3.) The principal's signature of approval must be on any request a classroom teacher makes of the art teacher for altering the art schedule or curriculum in any way to accommodate that particular teacher/class. In other words, the art teacher should simply tell the teacher making the request that if the principal sends written and signed notice of approval of this request the art teacher will accommodate.This usually stops the classroom teacher from pursuing the request.
4.) Student preparedness for class, e.g. students should bring any particular materials to art class needed for a specific lesson.
5.) Tardiness of students held back from class for whatever reason should not be tolerated due to the disruption of instruction that this causes the art teacher, in other words, if the student is unable to come to art class along with the rest of his class at their appointed time then the student should miss the entire class and catch up next week.
6.) Special requests of the art teacher for particular curriculum by classroom teachers should not be tolerated as the art teacher is teaching curriculum based upon the standards listed in the "Alabama Course of Study, Arts Education", (sometimes classroom teachers will ask the art teacher to "extend" curriculum they are teaching or do something to commemorate a particular holiday...if the request happens to "fit" the art curriculum that is good but often it does not. The art teacher can offer resources or to come to the classroom to help the classroom teacher teach this particular lesson at some other time.
7.) ANY other particular concerns that have arisen in this particular school should be developed into policies and added to the list for this page/pages for the manual.
This is such a difficult and delicate issue and it will only help the art teacher if the administration is supportive. Yes, it will make the art teacher a little less "popular" with some of the classroom teachers for a while but eventually they will come to respect the fact that art is considered "core" in the curriculum and therefore the art teacher's time and curriculum should be highly respected.
School districts like JefCo have art supervisors to help with situations such as this but so many in our state do not. If this is one that has staff at the central office level to help art teachers then the teacher should definitely enlist the supervisor's help. Hopefully this teacher can find some support somewhere as this is an abusive situation.

MANAGING THE ART CLASSROOM said...

Accept that things aren’t great, but steal moments of greatness. Try very, very hard not to fall into the trap of grumbling and complaining if things aren’t working the way you had planned. Having a good attitude and absolutely REFUSING to complain about decisions administrators make can go a long way toward helping your relationship with them. A few years ago I came close to quitting when my school began a program called RTI. It meant that, as an elective teacher I was monitoring students (for 30 minutes a day) seated in the school hallway while a few small groups of students received remedial help in the core academic classrooms. I had to watch 3 classes simultaneously and keep them quiet, and at the same time I was denied that precious time in my own classroom with my own students. We all know that art is a discipline in and of itself, and there are skills we want our students to learn and there are plenty of students who could benefit from remediation with us. However, as an elective art is just not viewed as important and we must live with it and try to change that attitude as cheerfully and wisely as we can.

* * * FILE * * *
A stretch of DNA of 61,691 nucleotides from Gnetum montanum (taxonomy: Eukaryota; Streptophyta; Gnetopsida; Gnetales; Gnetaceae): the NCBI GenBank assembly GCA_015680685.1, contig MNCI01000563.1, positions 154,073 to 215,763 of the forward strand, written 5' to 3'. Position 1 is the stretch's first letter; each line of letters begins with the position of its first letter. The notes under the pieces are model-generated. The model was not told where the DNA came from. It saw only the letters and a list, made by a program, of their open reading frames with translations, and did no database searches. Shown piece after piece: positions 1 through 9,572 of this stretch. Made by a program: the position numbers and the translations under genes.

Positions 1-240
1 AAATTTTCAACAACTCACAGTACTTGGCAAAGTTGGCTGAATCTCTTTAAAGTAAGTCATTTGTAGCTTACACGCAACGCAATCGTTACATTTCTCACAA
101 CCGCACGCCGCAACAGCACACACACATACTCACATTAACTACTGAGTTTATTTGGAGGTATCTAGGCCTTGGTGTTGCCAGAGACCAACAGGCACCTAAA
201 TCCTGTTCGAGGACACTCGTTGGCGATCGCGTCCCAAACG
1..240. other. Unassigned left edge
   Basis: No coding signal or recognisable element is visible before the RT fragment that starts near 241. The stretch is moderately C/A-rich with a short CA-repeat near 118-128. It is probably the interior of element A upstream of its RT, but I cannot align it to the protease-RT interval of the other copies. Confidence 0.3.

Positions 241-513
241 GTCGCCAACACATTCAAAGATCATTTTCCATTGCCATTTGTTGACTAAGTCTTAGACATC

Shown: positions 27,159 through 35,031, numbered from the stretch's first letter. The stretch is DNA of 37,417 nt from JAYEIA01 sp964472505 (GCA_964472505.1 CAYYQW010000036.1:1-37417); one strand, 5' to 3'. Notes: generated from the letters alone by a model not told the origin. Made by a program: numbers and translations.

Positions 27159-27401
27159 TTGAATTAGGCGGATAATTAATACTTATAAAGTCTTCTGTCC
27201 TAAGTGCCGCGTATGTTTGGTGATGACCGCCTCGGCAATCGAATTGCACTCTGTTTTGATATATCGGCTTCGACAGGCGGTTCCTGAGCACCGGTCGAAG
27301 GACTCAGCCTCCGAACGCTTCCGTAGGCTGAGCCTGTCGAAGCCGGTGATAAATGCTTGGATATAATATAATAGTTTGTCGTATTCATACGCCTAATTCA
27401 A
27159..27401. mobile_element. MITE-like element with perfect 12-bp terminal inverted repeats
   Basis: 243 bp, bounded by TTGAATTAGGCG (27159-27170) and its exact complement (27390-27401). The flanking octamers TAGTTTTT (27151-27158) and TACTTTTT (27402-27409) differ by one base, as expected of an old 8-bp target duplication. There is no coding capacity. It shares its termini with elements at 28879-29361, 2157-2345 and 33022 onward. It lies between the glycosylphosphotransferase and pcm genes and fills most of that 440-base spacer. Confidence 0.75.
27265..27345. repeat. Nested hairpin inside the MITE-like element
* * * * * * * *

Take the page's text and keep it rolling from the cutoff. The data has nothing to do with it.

Penny Adamson, elementary said...

My number one concern as an art teacher is the very limited amount of time I have with the students. I service over 450 kids and I am one of 3 “activity” teachers. I have the kids for 30 minutes a day on a 2 week rotation. Many times kids are held back out of art to make up work, receive extra help, or attend clubs or the gifted program. Even though I understand most of these needs, this frustrates me as I am trying to teach lessons that build and complete art projects. There is no simple solution to this problem. It is my wish that the arts will become one of the priorities and not just an “activity” . I believe the arts are very important in education!

Lindsay said...

For years I have been emphasizing the benefits of arts integration and how the visual arts can supplement in the regular classroom and really capture the attention of our young students.

Finally, this year I was asked to collaborate with the classroom teachers at my elementary school and design arts integration lessons one day a week.

I was very excited, but had no idea how beneficial this would be for my sense of self-worth at work and helping increase (or at lease increase my perception) the level of respect I get from other teachers.

I think some of the lack of respect for art teachers is simply because other people don't know what we do and don't understand the long lasting impacts of learning about art in an art education environment.

So, (if you are in an elementary setting especially) if you are struggling with lack of respect from your fellow colleagues, consider offering (even if you only have time to do this once a year) to go into the classroom and make an art connection to one of the Math, Science, Social Studies, or Reading standards they teach.

Just an idea, it did wonders for me! :)

Lauren Fowler said...

Totally agree with all answers thus far, stay focused and enjoy every moment you have with your precious kids.

I have achieved National Boards, received a Fund for Teachers travel/research grant...and then fellow teachers response (if any at all): well that's because you teach art, its easy for you! What??? Poor them! Unfortunately so many regular classroom teachers cannot /don't know how to think outside their own boxes.


My moment of recognition came when I received Elementary Art Teacher of the Year. Finally they recognized me for an achiever! Being recognized by other people within your own field impresses those who don't understand our field. makes sense, right?

My advice: make sure you are a member of your states art ed association, local groups too, become involved, teach workshops, and nominate people! My crowning moment: being presented before our District Board of Education Meeting, SWEET!